I like Las Vegas. There’s just something about its unapologetic, in-your-face, flashy hedonistic vibe that’s appealing – in measured doses. Not staying directly on the Strip made our stay much more enjoyable and relaxing.
A must-see in the Vegas area is the impressive Hoover Dam. Jeff and I had visited the dam many years ago during our very first trip here. It was pre-kids, so it had to have been in the late 80’s time frame. It’s changed a LOT since then. They’ve built a parking garage, new visitor center and gift shop, even a new bypass highway. The most striking change was the Lake Mead water level. We visited not long after historic high water levels and the water level was near capacity. Now the water level is more than 100 feet lower! It was quite dramatically different from what I remembered. The power generator room was the same though, still humming along.
So, we took the dam tour. We saw almost the whole dam thing, including the dam exhibits and dam gift shop. We took some dam photos. We watched employees just doing their dam job. OK, I’ll stop now.
Near the Lake Mead recreation area visitor center is the trailhead for the historic railroad trail. The wide gravel, gently ascending trail follows the route of trains that hauled supplies for the construction of Hoover Dam. Midway on the trail is a series of five tunnels. They are unusually large for rail tunnels, because of the oversize components transported through them. The trail also offers spectacular panoramic views of Lake Mead as you climb toward the tunnels. The trail is 2.2 miles (one way) to just past the last tunnel, 4-ish miles (one way) if you continue all the way to the Hoover Dam visitor center. The trail is best hiked (or biked) during cooler seasons as it can get extremely hot in summer.
Another fascinating stop in Vegas is the National Atomic Testing Museum. Having also been to the Oak Ridge Museum of Science and Energy not too long ago, it continued the story of nuclear weapon development that began with the Manhattan Project. The museum did a fantastic job of taking you through the timeline of the introduction of the “atomic age”, beginning of nuclear atmospheric testing, transition to underground testing, and finally, phase out of testing altogether. It was interesting to see how the concept of atomic energy infiltrated our popular culture, resulting in “atomic” named drinks, songs, toys and even “atomic fireball” candy. (I have some in my candy jar at this very moment!). A display case also showed items such as a 1950’s era Atomic Chemistry set – just what every budding scientist needs!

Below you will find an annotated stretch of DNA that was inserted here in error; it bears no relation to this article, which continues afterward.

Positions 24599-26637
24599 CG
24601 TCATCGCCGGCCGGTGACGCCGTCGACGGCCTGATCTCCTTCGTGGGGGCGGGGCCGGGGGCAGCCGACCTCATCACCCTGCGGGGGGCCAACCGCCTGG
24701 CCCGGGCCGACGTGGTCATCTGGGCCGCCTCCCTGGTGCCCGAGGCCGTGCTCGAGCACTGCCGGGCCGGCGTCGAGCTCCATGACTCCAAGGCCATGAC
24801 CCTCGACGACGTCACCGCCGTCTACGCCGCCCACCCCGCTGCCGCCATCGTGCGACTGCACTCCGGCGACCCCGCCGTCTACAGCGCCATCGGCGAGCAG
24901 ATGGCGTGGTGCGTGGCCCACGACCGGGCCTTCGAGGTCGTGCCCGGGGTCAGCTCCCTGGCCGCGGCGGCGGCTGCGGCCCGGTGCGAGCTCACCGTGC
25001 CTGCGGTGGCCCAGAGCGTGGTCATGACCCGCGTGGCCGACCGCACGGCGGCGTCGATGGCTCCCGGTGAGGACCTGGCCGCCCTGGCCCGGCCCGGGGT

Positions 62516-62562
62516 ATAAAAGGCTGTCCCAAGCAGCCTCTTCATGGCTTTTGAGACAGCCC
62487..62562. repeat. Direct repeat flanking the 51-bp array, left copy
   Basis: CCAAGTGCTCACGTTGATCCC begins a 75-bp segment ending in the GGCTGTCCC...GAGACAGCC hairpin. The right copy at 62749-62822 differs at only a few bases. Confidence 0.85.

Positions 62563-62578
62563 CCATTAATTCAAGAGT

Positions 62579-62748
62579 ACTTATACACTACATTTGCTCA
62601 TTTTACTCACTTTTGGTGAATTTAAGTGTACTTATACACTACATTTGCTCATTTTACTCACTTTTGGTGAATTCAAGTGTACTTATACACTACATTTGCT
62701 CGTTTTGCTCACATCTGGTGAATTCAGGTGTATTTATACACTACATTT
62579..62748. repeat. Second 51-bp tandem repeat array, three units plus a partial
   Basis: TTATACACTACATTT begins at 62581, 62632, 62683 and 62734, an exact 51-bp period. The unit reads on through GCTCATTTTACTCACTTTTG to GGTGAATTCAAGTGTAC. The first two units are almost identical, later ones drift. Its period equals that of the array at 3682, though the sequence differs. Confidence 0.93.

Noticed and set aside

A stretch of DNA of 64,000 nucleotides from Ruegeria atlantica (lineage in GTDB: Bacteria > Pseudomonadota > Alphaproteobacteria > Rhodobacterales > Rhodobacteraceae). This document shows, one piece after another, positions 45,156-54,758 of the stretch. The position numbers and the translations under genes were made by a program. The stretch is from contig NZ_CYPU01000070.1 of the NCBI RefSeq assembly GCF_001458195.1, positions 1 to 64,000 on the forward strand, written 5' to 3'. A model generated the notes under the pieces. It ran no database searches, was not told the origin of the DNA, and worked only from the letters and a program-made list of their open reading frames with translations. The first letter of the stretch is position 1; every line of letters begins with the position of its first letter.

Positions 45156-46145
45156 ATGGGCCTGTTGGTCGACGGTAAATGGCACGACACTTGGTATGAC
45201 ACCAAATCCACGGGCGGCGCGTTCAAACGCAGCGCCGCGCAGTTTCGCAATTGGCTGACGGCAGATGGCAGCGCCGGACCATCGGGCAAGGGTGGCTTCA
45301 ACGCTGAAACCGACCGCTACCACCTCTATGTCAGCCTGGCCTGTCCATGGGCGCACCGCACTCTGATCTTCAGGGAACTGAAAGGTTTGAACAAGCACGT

One thing I hadn’t really thought about was just how recently nuclear weapon testing took place – up to around 1992! It’s just not something I was overtly aware of at the time, although I must have known through news reports. Now, nuclear weapon research takes place primarily through laboratory scale experimentation and computer modeling. A significant amount of the budget goes simply toward maintaining our nuclear arsenal and keeping it stable. All in all, the museum drove home the incredible destructive power of nuclear weapons and how horrible it would be to actually use one ever again. I wish we could be rid of them all. If you do go to the museum, here’s a $4 off coupon.
So, Vegas is a wrap! One post script – on our way toward California, we stopped at Peggy Sue’s 50’s diner. An original roadside diner, it was built in 1954 with 9 counter stools and 3 booths. A California couple reopened the diner in 1987 and added on. It now has 3 large dining rooms, a pizza joint, gift shop, even diner-saurs! The ladies room had a unexpected display – it made me look twice!! The hamburgers and home made soup was fresh, home made, awesomeness. The available parking area is massive, and the management allows overnight parking, making for a great boondocking overnight stop for trucks or RVs.
Off we go – to Paso Robles!